She's home! The eaglet has landed! We're so delighted to have Lauren here. Our full house is complete--three of a kind and a pair. Every once in a while I do a mental happy dance: Five plates on the table! Lauren's laugh drifting in from the other room! A full car for road trips! Sibling dance offs and song sharing. I love knowing that all of my chicks are sleeping under our roof. I know it's fleeting and will be increasingly rare so I'm just basking in it as much as possible. My people are humoring me here; truthfully I have to stop myself from shouting out a Walton-style roll call from my bed every night.
It was a long trip. She left from Macon, drove to the Atlanta airport, flew to Dallas and had a six-hour layover there. That plane was late leaving for Australia, which meant she missed her connection in Sydney. And then the long customs process meant that she missed her rescheduled plane, too. Finally, three hours after her scheduled arrival (and after 30+ hours of travel for her!) we were jumping up and down and watching her walk through those glass doors. In fact, we were all so excited to get to Lauren that we completely forgot we were videotaping so there's some initial footage of her coming down the escalator and then a good few minutes of quality footage of the floor and random fabric and shoulders while we welcomed her home, ha!
The growth she's experienced is unmistakable. She's had soul deepening, life changing experiences. It's been a happy time exchanging 18 months worth of stories and experiences and embarrassing/spiritual/learning moments. In the interest of full disclosure though, she's been surprised at how weird and hard these first days have felt. This transition time is no joke! She really loved serving people full time and being a missionary and so she's simultaneously mourning its loss while celebrating its completion. And those habits and rules she abided by are not easy to shake off, particularly the highly scheduled routine and the big no-no rules (e.g., no alone time nor dating, for starters). More than once while doing regular, appropriately "civilian" things she's said, bewildered, "I kind of feel guilty to be doing this!"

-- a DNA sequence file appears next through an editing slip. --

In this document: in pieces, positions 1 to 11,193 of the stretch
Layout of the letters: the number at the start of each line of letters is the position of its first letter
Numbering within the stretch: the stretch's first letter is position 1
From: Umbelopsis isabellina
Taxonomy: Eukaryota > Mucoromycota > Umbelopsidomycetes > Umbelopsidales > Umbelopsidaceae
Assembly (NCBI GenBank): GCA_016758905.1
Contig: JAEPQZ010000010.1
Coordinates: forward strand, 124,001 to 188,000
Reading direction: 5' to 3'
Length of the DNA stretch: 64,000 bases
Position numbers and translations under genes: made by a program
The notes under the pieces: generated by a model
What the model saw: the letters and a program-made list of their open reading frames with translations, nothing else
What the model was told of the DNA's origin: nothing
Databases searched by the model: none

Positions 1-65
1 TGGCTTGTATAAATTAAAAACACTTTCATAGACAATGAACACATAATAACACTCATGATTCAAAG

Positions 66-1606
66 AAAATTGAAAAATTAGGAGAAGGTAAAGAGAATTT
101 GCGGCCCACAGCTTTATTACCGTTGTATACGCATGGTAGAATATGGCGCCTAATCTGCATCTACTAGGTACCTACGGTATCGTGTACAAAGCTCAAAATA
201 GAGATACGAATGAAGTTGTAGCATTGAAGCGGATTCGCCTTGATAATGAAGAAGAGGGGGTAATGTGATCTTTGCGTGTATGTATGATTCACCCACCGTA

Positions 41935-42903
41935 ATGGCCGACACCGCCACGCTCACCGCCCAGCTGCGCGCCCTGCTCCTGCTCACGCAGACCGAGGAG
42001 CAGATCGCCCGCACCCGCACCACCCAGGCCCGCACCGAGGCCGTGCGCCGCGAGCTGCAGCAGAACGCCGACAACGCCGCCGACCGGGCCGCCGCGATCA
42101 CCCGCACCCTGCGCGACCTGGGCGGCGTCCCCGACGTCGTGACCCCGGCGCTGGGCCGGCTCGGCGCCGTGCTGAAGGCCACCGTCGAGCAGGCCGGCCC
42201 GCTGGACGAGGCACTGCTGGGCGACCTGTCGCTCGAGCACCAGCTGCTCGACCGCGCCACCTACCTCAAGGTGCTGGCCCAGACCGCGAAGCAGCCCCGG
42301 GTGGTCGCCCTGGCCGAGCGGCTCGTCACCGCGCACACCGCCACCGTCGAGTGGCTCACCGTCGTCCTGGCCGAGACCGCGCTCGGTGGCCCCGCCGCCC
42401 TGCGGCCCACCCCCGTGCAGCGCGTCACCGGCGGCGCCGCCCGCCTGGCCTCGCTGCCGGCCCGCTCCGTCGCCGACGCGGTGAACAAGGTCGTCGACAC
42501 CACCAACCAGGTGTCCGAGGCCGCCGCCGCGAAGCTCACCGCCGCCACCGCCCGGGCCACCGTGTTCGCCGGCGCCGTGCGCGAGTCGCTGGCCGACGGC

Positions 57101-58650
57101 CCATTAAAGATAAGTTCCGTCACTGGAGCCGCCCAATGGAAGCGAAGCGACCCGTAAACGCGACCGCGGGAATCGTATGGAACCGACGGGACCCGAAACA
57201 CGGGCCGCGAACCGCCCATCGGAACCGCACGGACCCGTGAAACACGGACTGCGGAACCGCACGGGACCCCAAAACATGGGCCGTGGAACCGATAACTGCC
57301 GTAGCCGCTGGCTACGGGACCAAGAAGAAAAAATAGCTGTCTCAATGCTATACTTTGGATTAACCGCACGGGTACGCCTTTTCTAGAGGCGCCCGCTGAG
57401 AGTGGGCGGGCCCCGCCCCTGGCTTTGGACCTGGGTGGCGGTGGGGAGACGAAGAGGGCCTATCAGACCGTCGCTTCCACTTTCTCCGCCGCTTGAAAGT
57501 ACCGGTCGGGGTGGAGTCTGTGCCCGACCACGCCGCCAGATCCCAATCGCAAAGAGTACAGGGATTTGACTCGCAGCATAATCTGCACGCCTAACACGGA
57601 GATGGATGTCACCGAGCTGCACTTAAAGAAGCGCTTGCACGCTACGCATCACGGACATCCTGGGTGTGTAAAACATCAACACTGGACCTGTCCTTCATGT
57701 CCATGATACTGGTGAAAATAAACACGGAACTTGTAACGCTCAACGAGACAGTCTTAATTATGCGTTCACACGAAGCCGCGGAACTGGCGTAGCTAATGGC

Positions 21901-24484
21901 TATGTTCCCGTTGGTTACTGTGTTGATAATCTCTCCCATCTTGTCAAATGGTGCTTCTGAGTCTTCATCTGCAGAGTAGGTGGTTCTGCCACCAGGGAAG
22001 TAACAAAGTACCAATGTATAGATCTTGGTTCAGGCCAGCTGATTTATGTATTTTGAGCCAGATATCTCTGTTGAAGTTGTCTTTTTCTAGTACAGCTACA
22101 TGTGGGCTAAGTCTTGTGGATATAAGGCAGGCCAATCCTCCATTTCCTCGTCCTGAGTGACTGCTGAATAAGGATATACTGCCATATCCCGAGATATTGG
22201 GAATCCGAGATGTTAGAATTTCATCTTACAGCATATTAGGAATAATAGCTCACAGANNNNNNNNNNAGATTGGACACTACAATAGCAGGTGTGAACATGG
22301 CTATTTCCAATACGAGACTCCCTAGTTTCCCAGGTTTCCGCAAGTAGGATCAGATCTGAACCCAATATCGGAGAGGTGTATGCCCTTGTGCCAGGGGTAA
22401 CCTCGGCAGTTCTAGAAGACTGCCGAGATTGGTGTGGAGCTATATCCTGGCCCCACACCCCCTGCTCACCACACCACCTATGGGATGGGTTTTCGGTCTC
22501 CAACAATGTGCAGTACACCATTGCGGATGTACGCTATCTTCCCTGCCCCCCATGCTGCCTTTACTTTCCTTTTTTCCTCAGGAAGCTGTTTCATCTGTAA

Watching Lauren navigate this process I sometimes think of this image: Remember those rides at Lagoon that would speed us through a dim, unfamiliar, herky jerky route filled with twists and turns? Just when we got accustomed to the ride there would be a loud honk and the car would emerge through loud doors into the bright light, suddenly yanking us to a whiplash stop. Blinking in the brightness we would fumble for our seatbelts and stumble out, thrilled, bewildered, and slightly in shock. There can be a similar mission-->home whiplash effect, I think.
Or, better, this: When my kids used to wake up from naps they were not the chirpy, straight-back-to-the-day types. There was a period I always called "hatching from the nap" where they were semi-dazed and seemed like they had one foot still back in their dreams. I would read to them or talk quietly and rub their little backs until they were ready to emerge from the nap world and fully re-engage. That's what this period feels like--sitting with her through a delicious, slightly disoriented time between the memory-rich mission time and the rest of her life.
The rest of her life starts soon. In the next few weeks (probably mid April) she'll be heading back to a new apartment, new to-be-found job, classes, etc. at university. She's weighing different adjustments to her major since she's refined her goals and interests over the last year and a half.
In the meantime, we're lapping up this family time--okay, I'm just shamelessly picking up the bowl and slurping all I can. Life is full of change and adjustment but so, so good.